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J Nutr Health Aging. 2004;8(5):407-13.

Reduced concentrations of several vitamins in normal weight patients with late-onset dementia of the Alzheimer type without vascular disease.

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Dept. of Geriatrics, Aker University Hospital, Oslo, Norway.



There is an uncertainty to what an extent initiation of late onset dementia of the Alzheimer type (DAT) is related to nutritional factors.


To find any differences in nutrient concentrations between women (75-85 y), well-nourished with moderate DAT, and a control group, all without vascular disease.


A case control study assessing clinical, anthropometrical, biochemical and micronutrient characteristics of 20 DAT patients and 18 free-living healthy women.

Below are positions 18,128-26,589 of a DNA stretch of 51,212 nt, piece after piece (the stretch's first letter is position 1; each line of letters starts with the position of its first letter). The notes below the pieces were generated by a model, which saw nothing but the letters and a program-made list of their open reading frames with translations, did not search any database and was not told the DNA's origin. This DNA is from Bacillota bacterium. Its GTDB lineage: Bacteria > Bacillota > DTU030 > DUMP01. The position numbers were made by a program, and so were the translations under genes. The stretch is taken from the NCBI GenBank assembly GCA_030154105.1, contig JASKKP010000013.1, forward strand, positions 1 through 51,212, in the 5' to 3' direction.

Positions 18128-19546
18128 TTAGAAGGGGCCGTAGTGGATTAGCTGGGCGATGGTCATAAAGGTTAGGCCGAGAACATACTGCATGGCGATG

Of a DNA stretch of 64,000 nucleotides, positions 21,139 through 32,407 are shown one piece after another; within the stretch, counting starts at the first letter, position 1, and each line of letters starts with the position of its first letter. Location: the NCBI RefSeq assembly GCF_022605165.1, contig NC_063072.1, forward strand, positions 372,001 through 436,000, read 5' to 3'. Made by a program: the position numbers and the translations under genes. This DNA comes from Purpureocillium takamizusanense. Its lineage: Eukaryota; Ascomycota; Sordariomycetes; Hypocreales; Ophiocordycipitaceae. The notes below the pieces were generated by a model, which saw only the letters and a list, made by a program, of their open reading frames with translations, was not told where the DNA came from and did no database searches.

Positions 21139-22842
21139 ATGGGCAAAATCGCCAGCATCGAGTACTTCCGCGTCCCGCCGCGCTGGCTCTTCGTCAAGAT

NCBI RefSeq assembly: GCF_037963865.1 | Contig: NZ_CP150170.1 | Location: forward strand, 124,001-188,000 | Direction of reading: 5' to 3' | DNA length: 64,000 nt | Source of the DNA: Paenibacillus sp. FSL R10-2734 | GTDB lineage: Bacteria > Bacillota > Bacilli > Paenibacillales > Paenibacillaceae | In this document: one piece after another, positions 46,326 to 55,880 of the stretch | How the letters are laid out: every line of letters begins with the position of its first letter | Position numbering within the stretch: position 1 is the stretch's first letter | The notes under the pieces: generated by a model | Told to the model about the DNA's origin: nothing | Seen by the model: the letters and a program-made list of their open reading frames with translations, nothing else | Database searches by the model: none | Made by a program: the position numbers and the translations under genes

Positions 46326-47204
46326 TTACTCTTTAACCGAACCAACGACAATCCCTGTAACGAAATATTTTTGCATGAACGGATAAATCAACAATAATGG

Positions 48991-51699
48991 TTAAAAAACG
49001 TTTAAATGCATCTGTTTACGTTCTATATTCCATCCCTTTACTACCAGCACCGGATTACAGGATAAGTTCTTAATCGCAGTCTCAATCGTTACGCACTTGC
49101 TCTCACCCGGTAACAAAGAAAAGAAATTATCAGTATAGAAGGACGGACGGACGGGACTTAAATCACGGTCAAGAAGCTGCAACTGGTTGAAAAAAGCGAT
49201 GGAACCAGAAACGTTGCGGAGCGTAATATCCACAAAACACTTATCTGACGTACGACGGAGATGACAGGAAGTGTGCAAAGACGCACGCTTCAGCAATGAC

Significant differences (* = p < 0.05) were found for the following nutrients, given in sequence (Mean (SD)) for controls and DAT patients, respectively: Thiamine (nmol/L): 11.7 (6.9), 7.1(3.7)*; Blood thiamine diphosphate (nmol/L): 86.0 (12.5), 65.8 (27.5)*; Pyridoxal-5-phosphate 90.2 (14), 24.8 (3.3)*; Cobalamin (nmol/L) 435(263), 350 (264)*; Homocysteine (mmol/L) 14.7 (1.3), 18.5 (1.6)*; Ascorbic acid (mmol/L) 77.7 (28), 46.2 (25)*; alpha-tocopherol (mmol/L) 38.2 (9.2), 27.1 (11.5)*; Serum and blood thiamine mono-phosphate and ascorbic acid in cerebrospinal fluid were significantly different as well. Age, BMI, MMSE, MADRS, 'Vascular Score ' and a set of other biochemical parameters were similar between the groups. Using logistic regression analysis, models for predicting the presence of DAT all contained pyridoxal-5-phosphate, and CSF-protein, in combination with either one of variables, age, ascorbic acid, retinol, alpha-tocopherol, homocysteine, thiamin-diphosphate, CSF-thiamin. All the models give complete separation between DAT and controls.


The presence of reduced concentrations of several vitamins in the DAT patients compared to the controls might indicate that these nutrients may contribute to the development of DAT.

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